What If You Don't Make Partner

The new partnership classes have been announced. We would like to add our congratulations to those who have been elected to partner in their respective firms. The legal journals, magazines, and newspapers are now full of celebratory articles and good advice concerning how newly-minted partners should approach this new phase in their legal careers.

Not too surprisingly, here at Solutus we also need to be mindful of the concerns of the many high quality associates who did not make partner, or who have been advised that their partnership prospects down the road are less than certain. One of the interesting things to note is that much of the advice now being handed out to the new partnership class (start marketing) is also perfectly applicable to those associates who don't (or won't) make partner. The mid to long term career prospects of newly-minted partners and newly-disappointed associates who seek to remain in private practice is not all that different. Success for both depends on one central fact: the development of a book of business.

Many associates who want to make partner, but don't, channel their disappointment into an immediate search for an in-house counsel position. This is often a good idea, particularly if the associate has had a less than satisfying experience in a law firm and if, in the harsh glare of an honest self-assessment, they conclude that they do not have either the skills or the appetite for business development. But, in many cases, these associates allow their disappointment to drive them to abandon private practice prematurely when, in fact, they have both the skills and the appetite to develop their own business.

Think of it this way: a newly-minted partner and a newly-disappointed associate are usually in exactly the same place when it comes to a book of business-they don't have one. Fast forward a few years and assume that the newly-minted partner has been unsuccessful at developing a book and that the passed-over associate has developed a book. The former is (or soon will be) vulnerable in his/her present firm. The later has either become a partner in another firm or is evaluating competing offers from firms that Solutus has introduced him/her to!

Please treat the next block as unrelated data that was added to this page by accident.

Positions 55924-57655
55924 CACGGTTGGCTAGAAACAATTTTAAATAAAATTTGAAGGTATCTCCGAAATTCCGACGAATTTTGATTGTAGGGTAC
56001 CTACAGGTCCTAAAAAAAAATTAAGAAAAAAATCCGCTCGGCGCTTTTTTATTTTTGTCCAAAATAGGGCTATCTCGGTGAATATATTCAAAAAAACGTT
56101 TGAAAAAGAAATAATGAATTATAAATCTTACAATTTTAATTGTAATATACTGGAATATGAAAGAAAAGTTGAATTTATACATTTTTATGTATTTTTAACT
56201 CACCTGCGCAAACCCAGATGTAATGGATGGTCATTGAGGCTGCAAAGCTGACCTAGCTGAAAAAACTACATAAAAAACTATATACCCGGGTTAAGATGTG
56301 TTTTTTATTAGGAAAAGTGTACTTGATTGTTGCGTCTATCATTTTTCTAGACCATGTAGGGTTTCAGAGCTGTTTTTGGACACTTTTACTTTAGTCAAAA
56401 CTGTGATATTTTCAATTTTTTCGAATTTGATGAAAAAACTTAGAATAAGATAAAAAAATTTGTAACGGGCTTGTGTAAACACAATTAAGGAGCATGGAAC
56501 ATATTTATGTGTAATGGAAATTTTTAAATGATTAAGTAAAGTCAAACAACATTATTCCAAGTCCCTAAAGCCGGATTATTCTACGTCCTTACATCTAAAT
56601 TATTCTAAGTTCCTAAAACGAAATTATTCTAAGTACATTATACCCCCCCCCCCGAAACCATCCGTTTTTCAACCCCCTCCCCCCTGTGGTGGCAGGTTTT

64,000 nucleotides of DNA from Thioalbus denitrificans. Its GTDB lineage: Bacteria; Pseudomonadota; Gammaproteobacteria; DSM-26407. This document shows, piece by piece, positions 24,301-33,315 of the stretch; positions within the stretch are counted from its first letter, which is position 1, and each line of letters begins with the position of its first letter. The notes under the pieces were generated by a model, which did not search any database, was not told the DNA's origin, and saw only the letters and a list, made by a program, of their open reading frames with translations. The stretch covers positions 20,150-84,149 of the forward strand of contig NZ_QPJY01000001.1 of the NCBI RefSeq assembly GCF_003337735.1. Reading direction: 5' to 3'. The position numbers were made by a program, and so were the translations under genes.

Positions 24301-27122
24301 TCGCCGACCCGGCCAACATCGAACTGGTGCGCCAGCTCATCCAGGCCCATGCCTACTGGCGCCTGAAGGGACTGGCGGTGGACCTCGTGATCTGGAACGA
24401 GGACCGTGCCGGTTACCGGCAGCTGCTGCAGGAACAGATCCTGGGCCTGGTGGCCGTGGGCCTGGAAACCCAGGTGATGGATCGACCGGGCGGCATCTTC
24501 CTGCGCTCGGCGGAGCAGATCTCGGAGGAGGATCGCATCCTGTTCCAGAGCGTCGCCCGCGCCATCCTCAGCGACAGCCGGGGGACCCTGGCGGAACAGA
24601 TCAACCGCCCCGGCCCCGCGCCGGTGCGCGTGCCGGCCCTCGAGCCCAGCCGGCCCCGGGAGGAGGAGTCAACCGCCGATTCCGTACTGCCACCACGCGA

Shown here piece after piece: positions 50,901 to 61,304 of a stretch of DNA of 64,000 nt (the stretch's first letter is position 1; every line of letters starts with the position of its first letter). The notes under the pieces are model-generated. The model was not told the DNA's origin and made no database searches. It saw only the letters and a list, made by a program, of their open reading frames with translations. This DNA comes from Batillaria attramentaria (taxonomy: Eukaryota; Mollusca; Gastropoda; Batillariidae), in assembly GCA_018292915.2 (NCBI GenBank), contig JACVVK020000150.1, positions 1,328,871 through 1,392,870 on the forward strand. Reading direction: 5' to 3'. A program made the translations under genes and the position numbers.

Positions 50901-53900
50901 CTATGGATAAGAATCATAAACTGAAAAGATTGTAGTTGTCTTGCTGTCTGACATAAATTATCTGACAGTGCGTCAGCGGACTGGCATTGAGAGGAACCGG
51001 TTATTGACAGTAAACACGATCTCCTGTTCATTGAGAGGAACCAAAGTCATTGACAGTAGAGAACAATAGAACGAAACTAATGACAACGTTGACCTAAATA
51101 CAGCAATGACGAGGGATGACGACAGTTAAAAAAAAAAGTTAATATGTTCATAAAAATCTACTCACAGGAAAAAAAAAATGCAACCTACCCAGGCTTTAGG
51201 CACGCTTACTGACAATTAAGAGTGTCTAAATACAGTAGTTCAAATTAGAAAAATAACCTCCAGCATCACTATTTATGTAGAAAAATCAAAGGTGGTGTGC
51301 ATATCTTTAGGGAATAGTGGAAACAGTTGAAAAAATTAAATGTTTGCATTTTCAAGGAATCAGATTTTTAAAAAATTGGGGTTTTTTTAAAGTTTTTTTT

Many passed-over associates are now saying: "ah, but it is a lot harder to develop a book of business if you don't have that partner title." Experience has taught us this is more of an excuse than an explanation. Some potential clients may be less willing to give business to an attorney unless they are a partner in a firm. But, in our many discussions with our corporate clients, we have found that they hardly ever consider the attorney's status within the firm as being important. What they seek is competency, responsiveness, good business judgment, and wisdom. These traits are more associated with seniority than with status in the firm. But, once an attorney has reached a certain seniority level (and the requisite level varies greatly from client to client), if these traits are present, the business will come, whatever your status.

So, our advice to the good lawyers who have been passed over is this: don't leap to an in-house job. Allow the feelings of disappointment and rejection to fade away. Subject yourself to an honest self-assessment as to whether you are cut out for developing business. If the answer is "I am," then go out and try to develop it. It's a long race.


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